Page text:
Because autonomous political organizing is proscribed, the arts have become an important location for critical analyses of the Cuban situation. At the same time, because the economic foundations of the Revolution have seriously eroded, the Cuban state has sought new ways to define the revolutionary project and “reincorporate and reintegrate” the Cuban people into the state through selectively supporting artistic projects and institutionalizing “underground” or previously unorganized groups of artists. Negotiating this reconstruction of hegemony does not, Fernandes finds, rely solely upon the imposition of bureaucratic domination. Rather, critical artistic expression both shapes and is shaped by the state, with constant concessions and compromises from both above and below. By complicating the notion of hegemony and its maintenance with the critical role played by culture, Fernandes has made a key contribution to the scholarship on hegemony.
That said, because the onset of the crisis that necessitated this renegotiation was economic in nature, the market is nearly always a factor in these negotiations—but Fernandes’ model of “partial reincorporation” of critical culture fails to provide a cohesive framework with which we are to understand the role of the market in this process. In each of the areas she studies (with varying methodologies), the role of the market—the black market for everyday goods, the official and informal tourist markets, and the international markets for art, music and film—is central.
We are told that “the state may shield cultural producers from the global market, just as it plays an important role in the external promotion and internal commodification of culture and artists. Likewise, commercialization provides opportunities and alternative strategies for artists as it submits them to new criteria of marketability and profit.” And she describes, often in great detail, the role that the market plays for various cultural actors in shaping their work.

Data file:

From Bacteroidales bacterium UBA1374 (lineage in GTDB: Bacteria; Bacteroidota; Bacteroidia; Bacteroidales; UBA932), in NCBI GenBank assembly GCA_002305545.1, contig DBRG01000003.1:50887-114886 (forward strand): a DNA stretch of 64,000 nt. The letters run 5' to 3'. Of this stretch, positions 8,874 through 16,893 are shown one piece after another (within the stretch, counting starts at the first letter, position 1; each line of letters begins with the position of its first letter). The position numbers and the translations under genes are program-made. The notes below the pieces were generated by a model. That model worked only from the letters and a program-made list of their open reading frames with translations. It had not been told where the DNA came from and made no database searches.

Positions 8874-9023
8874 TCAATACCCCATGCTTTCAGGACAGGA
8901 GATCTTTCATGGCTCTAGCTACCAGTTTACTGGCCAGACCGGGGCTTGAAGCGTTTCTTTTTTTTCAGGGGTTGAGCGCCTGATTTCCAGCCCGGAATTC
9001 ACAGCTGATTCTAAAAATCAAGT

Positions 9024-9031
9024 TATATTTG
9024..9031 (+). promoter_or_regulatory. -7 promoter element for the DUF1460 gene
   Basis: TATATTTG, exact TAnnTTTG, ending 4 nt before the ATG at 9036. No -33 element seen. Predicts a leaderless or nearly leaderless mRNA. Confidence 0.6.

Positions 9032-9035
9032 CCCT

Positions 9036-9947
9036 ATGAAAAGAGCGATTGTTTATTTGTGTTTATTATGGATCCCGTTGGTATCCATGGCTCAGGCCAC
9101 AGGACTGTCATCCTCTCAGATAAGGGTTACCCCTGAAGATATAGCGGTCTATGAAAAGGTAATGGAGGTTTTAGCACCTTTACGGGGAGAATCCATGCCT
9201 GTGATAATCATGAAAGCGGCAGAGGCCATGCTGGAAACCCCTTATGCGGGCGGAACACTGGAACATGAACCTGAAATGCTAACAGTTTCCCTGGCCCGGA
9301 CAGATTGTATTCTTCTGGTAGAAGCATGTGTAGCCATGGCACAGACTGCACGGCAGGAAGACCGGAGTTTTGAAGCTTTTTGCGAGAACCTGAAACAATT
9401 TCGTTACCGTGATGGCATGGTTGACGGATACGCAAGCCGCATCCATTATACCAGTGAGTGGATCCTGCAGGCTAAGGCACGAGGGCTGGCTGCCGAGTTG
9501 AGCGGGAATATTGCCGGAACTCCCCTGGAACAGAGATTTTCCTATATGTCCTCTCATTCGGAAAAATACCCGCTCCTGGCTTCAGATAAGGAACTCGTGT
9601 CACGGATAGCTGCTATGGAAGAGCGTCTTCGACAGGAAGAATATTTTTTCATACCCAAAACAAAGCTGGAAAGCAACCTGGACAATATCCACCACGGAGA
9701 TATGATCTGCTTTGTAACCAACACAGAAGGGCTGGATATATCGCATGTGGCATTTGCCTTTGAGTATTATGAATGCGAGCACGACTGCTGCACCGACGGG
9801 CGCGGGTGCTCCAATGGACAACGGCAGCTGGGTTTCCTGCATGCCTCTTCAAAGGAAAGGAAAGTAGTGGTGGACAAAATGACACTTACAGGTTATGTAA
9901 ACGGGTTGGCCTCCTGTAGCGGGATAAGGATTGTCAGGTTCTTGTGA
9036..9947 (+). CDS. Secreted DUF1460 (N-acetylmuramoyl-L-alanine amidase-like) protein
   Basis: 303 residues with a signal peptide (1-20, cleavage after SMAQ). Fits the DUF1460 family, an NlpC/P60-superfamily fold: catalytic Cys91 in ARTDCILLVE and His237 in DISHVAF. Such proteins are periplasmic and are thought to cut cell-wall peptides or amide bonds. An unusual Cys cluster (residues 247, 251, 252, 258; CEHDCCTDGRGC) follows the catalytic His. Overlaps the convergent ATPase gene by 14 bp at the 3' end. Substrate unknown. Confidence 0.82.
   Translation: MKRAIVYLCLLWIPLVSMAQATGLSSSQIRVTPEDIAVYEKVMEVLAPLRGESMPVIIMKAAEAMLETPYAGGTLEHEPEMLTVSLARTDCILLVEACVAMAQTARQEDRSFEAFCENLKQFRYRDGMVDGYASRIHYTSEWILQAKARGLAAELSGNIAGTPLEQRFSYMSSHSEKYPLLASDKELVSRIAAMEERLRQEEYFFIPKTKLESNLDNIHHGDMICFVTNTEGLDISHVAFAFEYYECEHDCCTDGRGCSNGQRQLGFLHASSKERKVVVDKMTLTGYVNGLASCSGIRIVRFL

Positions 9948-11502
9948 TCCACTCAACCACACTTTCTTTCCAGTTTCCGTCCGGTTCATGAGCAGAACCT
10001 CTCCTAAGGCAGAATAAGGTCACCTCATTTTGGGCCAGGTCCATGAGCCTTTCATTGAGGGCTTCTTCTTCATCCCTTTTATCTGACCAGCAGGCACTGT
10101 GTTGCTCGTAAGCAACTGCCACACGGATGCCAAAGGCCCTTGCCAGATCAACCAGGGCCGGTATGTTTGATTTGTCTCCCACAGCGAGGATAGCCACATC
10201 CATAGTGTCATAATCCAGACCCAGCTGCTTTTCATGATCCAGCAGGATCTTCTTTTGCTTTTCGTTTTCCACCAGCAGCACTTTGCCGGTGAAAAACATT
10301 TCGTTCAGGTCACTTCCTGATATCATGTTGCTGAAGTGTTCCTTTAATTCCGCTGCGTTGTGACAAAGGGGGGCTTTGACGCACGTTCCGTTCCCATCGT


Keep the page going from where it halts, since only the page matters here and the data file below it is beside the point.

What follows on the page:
And yet, somehow, the market—and the central role it has played in changing Cuban society in the last 15 years—is not cohesively incorporated into her model of the reconstruction of hegemony through culture. The critical art that Fernandes examines is situated firmly within the economic realities of contemporary Cuba, and much of it deals directly with increasing polarization and inequality since the onset of the Special Period. But in arguing that the state has attempted to shift some of its hegemonic project from a socialist (and therefore economic) one, to a nationalist (and therefore cultural) one, we are left with a concept of the market that is incidental to the negotiations of hegemony, varying from actor to actor, and playing little part in the construction of the “permissible” within the new hegemonic model. Given the massive transformations that have taken place since the collapse of the Soviet Union, and the even greater changes to come when the Revolution loses its leader, questions about the role of the market in constructing the Cuban state and its revolutionary project are critical. So while Cuba Represent! makes an important contribution to our understanding of how a surprisingly permeable and flexible state deals with and incorporates criticism, her analysis chooses to pretermit, rather than confront, the role that capitalist pressure plays in the negotiation of hegemony in Cuba.
Christy Thornton is NACLA's Executive Director.